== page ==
Our meetings programme is focused around the triennial World Clean Air Congress, with regional conferences in intervening years.
The unique feature of the Congress is that it covers all atmospheric issues, and brings together a uniquely wide range of participants: government ministers and officials; representatives of international organisations; heads of industry and industrial specialists; local government officials; representatives of professional bodies; academics and researchers; private individuals and the media.
The World Congress is complemented by a continuous series of regional conferences, often focusing on special themes and topical issues.
Projects and Policy Initiatives
Special projects and initiatives are undertaken from time to time to help address major current international air pollution issues. Currently these include the following:
Reducing the Impact of Transport on Air and Environmental Quality on Mega-Cities
Through a series of international seminars and other initiatives the Union aimed to help promote co-operation between countries and cities in finding novel and effective solutions to the challenge to health and the environment posed by the impact of transportation in cities.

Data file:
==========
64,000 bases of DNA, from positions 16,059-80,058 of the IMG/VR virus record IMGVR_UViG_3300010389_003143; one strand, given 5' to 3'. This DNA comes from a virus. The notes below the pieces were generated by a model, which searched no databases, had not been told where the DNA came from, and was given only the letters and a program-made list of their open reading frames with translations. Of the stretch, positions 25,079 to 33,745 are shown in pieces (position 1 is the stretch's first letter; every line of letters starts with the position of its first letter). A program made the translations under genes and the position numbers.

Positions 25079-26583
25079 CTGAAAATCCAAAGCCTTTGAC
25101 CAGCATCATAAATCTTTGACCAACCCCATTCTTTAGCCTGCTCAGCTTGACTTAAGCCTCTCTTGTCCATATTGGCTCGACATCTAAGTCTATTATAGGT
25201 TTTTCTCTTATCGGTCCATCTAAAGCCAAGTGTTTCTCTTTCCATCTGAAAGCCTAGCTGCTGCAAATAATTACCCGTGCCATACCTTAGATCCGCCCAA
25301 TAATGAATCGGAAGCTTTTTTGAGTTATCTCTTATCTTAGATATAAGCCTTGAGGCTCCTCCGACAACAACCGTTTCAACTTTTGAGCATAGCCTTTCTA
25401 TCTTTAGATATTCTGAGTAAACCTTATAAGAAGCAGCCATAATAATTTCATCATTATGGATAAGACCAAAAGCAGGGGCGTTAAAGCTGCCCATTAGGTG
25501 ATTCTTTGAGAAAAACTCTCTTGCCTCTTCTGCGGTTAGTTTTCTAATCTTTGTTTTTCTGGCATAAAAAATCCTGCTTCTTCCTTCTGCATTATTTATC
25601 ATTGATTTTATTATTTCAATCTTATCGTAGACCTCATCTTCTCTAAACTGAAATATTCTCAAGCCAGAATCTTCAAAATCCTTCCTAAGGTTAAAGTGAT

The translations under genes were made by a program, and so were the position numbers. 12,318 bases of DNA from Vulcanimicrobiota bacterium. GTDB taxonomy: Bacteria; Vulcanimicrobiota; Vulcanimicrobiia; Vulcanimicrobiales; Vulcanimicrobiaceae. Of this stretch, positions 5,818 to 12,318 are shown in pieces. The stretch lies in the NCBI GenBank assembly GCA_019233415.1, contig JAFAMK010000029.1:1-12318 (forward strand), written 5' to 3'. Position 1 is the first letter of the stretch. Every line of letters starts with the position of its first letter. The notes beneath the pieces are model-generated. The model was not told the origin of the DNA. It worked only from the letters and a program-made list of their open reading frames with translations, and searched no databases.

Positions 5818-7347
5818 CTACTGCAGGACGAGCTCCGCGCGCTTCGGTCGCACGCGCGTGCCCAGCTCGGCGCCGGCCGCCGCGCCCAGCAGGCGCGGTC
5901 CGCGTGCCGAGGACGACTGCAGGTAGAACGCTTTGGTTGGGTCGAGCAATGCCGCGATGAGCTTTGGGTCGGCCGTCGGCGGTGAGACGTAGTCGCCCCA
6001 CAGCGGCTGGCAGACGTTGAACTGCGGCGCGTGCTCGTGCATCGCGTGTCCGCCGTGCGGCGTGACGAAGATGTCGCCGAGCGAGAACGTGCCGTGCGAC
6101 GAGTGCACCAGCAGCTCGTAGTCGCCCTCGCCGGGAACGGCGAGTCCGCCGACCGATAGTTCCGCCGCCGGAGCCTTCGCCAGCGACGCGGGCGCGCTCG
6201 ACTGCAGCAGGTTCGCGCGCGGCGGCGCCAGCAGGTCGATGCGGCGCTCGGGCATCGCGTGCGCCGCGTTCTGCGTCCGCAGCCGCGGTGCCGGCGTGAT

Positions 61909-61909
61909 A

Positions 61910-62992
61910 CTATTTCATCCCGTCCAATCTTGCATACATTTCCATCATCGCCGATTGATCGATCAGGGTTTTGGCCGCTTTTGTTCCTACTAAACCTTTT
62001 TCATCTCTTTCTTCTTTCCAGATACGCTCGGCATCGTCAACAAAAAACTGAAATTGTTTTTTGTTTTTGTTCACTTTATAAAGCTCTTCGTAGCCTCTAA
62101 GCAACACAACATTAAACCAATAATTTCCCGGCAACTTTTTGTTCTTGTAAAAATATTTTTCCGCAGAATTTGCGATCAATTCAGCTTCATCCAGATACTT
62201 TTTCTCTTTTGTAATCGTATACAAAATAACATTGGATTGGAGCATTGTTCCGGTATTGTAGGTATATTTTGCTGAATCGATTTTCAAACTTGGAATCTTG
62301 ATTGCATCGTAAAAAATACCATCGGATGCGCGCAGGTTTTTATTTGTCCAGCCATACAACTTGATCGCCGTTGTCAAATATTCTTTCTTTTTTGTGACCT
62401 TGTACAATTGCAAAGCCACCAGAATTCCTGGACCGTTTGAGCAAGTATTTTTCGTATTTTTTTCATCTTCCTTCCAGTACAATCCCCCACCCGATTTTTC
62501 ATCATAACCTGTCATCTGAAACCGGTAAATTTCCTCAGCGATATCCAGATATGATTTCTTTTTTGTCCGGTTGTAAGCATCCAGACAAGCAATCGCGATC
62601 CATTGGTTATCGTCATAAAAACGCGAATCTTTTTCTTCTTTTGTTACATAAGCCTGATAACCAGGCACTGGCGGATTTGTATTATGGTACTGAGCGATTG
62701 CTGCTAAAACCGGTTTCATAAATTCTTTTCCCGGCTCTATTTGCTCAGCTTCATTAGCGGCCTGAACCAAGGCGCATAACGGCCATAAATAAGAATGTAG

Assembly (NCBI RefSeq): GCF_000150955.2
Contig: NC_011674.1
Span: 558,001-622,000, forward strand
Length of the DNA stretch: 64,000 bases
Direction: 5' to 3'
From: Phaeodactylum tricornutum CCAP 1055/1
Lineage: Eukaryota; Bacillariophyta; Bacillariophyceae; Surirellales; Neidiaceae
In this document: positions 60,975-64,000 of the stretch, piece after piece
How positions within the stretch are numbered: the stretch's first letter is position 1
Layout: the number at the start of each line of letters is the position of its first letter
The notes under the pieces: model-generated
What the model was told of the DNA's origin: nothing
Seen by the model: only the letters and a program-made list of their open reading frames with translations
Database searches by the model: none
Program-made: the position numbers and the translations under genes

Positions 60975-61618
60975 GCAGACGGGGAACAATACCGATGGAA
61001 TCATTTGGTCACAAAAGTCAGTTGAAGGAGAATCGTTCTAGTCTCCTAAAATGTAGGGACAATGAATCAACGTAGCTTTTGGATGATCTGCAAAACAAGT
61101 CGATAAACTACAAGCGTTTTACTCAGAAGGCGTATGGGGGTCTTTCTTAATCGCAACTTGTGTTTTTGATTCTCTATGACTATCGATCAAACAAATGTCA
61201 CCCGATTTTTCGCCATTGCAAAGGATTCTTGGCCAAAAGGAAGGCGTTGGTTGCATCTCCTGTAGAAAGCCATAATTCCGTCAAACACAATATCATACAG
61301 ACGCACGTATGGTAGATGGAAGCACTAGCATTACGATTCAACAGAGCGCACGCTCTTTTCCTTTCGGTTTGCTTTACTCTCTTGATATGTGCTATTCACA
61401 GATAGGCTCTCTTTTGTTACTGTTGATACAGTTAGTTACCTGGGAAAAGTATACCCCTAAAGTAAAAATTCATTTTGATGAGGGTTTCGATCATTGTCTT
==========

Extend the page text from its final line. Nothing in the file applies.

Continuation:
Particulate Air Pollution: Global and Regional Perspectives
Particulate air pollution is a major cause of illness and advanced deaths around the globe. But the nature and composition of the pollution varies between regions. This programme aims to encourage a broader global perspective to help guide international co-operation and priorities.
Global Atmospheric Pollution Forum
The Forum, established in 2005 by the Union in association with the Stockholm Environment Institute, responded to the need to address co-operatively emerging regional, hemispheric and global air pollution problems, and to link air pollution abatement with climate change. Partner bodies in the Forum included the UNECE Convention on Long-Range transport of Air Pollution, UNEP, and most of the regional governmental and non-governmental networks concerned with regional air pollution.